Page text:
This is a weekly feature that appears every Thursday on Arbour Day.
If ever a player marched to the beat of his own fists — er, drum, that player would be Brendan Witt.
The old-school defenseman may have had a temper on the ice, but off of it, he was more chill than ice cream cones. (Just go with it.) He quickly became a fan favorite on the Island after signing a three-year contract in 2006. His hard-hitting defensive style and unrelenting toughness won Isles fans’ hearts (including this girl’s — I still have a Witt jersey in my closet).
Witt had played most of his NHL career in Washington prior to coming to the Isles. He appeared in one Stanley Cup final with the Capitals (1997-98) and even served as co-captain during the 2001-02 season with Steve Konowalchuk. Konowalchuk would assume the captaincy the following season.
Witt requested a trade and got it in 2005-06, when he was moved to Nashville. That following off-season, he signed with the Isles. It was said that then-new head coach Ted Nolan had a very high opinion of the bruising blueliner, and indeed Witt flourished during the 2006-07 season. He posted career highs in games played (81), points (14), and plus-minus (+14). His PIM were also high (131), and fans loved the fire he brought to the lineup, as well as his shot-blocking abilities. The Isles made the playoffs that year after missing them the previous season, and fell in five games to the Sabres.
However, injuries caught up to Witt, and in his next three seasons with the Islanders, he wouldn’t play more than 65 games. He still made big hits, took shots and would drop the gloves every once in a while, but during the 2008-09 season he posted a career-worst -34, a stat attributed to his slow skating more than anything else.
At this point, the league was becoming faster and more creative, and thus the defenseman’s place in the game was also changing. He had to be faster and more offensively inclined, not just a big hitter but able to stay with streaking forwards and make a play for the puck. Witt tried his hardest, but couldn’t hang with it — especially not with Nolan’s replacement in 2008, Scott Gordon, and his “Overspeed” system.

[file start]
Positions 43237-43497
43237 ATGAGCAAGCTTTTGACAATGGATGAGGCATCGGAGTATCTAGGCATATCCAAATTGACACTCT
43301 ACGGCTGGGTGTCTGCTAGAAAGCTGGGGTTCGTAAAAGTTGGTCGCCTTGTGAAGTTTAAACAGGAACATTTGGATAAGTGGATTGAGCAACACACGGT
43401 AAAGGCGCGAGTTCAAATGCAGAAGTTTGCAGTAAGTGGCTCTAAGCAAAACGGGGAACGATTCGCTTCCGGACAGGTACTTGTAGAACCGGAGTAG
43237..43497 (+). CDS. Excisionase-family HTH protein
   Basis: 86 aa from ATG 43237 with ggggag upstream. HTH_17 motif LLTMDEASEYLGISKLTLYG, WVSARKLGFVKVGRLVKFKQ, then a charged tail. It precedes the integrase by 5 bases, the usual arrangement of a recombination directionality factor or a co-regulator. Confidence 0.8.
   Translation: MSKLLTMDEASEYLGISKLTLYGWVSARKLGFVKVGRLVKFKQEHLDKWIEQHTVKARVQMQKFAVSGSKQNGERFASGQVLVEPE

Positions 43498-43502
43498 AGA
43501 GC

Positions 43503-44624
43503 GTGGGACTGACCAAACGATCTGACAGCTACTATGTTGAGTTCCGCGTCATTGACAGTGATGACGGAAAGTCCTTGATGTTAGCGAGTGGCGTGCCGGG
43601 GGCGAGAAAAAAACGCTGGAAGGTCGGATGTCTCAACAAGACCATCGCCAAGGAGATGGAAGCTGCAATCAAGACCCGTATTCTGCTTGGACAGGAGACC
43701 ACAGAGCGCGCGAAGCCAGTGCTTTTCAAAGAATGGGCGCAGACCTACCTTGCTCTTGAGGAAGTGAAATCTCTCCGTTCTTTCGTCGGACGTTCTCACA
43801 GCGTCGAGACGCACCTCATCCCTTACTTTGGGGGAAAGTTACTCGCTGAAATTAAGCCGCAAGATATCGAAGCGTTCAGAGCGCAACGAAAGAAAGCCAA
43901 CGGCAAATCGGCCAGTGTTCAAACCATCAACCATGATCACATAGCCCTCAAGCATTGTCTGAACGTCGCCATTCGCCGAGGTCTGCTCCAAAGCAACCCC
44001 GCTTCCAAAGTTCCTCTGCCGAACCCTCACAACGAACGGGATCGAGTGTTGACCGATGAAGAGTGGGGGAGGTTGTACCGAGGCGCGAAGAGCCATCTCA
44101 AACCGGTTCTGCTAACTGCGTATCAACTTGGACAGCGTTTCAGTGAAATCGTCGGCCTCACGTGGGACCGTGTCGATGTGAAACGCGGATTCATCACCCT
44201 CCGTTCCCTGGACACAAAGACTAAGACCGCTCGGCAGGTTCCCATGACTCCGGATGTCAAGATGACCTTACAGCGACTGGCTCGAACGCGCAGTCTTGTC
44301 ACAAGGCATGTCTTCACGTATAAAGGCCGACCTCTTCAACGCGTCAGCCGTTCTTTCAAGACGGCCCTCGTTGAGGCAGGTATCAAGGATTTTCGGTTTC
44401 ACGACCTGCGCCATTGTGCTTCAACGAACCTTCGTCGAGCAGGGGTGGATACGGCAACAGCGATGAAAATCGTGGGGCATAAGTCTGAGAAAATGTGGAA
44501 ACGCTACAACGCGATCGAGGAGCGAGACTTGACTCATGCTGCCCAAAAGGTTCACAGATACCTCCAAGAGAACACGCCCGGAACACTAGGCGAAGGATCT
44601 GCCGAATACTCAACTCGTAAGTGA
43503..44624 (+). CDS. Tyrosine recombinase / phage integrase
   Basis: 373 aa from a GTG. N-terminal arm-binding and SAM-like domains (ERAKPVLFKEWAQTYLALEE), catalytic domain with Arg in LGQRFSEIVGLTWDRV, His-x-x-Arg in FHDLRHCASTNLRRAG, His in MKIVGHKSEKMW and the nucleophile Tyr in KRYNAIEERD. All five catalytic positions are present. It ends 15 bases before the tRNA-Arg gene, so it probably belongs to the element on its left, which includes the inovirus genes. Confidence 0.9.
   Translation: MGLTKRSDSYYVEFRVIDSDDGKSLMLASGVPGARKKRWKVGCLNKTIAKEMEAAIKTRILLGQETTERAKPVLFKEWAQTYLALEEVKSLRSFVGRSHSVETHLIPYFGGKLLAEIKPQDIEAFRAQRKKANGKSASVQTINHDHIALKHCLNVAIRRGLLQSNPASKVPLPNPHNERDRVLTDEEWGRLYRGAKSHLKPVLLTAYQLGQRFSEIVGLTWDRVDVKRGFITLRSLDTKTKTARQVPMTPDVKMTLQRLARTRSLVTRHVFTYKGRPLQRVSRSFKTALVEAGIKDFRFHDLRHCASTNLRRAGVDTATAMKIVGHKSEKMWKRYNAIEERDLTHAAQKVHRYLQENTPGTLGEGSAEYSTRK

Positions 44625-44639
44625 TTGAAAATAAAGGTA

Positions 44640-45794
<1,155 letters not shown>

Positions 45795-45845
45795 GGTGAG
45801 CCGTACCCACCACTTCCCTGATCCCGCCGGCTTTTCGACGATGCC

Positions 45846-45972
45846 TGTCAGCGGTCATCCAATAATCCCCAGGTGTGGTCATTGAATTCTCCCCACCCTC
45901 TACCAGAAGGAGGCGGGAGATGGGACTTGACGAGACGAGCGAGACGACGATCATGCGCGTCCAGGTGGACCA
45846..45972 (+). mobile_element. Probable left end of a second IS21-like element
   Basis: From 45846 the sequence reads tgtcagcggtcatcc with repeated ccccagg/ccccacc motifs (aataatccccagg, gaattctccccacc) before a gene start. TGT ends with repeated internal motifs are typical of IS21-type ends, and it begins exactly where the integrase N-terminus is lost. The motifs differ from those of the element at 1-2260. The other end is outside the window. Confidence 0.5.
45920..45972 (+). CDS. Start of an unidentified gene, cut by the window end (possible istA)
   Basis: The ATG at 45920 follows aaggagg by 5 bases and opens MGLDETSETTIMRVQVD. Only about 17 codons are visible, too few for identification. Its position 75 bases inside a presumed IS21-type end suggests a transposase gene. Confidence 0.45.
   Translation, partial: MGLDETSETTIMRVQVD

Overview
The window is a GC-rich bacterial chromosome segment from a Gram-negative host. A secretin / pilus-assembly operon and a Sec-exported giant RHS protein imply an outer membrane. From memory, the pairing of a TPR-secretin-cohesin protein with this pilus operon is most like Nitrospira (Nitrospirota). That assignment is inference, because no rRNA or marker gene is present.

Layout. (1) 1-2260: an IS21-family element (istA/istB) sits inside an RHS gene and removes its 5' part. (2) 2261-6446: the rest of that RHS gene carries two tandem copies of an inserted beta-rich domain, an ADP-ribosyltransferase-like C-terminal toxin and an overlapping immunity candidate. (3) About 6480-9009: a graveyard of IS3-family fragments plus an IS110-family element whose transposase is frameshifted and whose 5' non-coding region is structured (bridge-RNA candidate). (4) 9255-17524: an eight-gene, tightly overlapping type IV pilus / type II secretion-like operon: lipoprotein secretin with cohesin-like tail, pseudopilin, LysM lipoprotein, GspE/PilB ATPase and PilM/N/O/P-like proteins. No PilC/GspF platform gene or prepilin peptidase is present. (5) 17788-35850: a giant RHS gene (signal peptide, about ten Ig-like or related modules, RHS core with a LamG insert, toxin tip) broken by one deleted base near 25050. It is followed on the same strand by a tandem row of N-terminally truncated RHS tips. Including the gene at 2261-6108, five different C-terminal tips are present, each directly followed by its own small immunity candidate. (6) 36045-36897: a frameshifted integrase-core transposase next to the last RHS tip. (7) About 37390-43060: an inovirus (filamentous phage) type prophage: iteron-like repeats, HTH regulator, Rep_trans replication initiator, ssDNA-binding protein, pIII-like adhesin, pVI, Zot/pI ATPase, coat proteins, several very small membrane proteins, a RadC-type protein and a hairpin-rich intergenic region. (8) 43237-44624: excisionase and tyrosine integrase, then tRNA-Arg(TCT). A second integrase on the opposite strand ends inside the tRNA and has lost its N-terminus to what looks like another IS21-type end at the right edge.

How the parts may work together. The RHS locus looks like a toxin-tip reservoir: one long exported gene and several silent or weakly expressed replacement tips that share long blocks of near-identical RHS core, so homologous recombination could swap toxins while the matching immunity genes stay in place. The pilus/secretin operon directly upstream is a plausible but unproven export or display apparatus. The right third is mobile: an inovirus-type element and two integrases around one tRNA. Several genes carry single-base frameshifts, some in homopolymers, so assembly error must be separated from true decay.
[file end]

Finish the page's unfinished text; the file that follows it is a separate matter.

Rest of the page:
There were other problems between Witt and Gordon, ones that Witt felt became personal. The defensive system Gordon put in place during his first season here earned some criticism from the defenseman, which turned into a small bit of controversy on the Island. Witt never had any problems voicing his opinions, and the same rang true here — but all of this came after he signed a two-year extension with the club knowing changes were coming (because it was as clear as anything that Nolan would be gone by the end of ’07-08). Perhaps he wasn’t sure just what he was going to get into; at any rate, he hung around and battled injuries for the rest of 2009 and part of 2010 before being placed on waivers.
From there, Witt went to the AHL and apparently had a ball playing with Bridgeport. Then came the buyout of the last year of his extension, and since then, he hasn’t played an NHL game — a fact that he attributes to Gordon.
He took stuff personally. He was the first coach I ever had that took stuff personally and he kind of made it a vendetta on me … because I spoke up and felt what was right for the team and apparently he didn’t like what I had to say. …I had a meeting with him and he pretty much said that if he had the choice he’d never make me play in the NHL again. …
… [E]ven though he said he didn’t have tension with me the whole team knew he had tension. Unfortunately no one else wanted to talk about it. That’s what happens when you wear your heart on your sleeve and you speak up for what you believe in and that’s what I did and unfortunately I had to deal with the repercussions and it cost my career.” (source: HockeyBuzz.com)
Two years later, Witt remains out of the NHL but not retired. Is it because of the strong words he had for Gordon? Is it because the game’s simply changed too much to allow for a slower veteran who’s been hurt increasingly often over the span of his career (the popularity of shot blocking notwithstanding)? It could be a mix of those things. Either way, he’s been off of the NHL radar, and it may stay that way. (Then again, correct me if I’m wrong, but Gordon is also not behind an NHL bench anymore…)
It’s still a little sad, seeing as he seemed to be a great guy otherwise in the locker room, and teammates really responded to his leadership. He also had stories like this one, in which he faced off against an SUV in Philadelphia and won. A warrior, he is, and that is missed.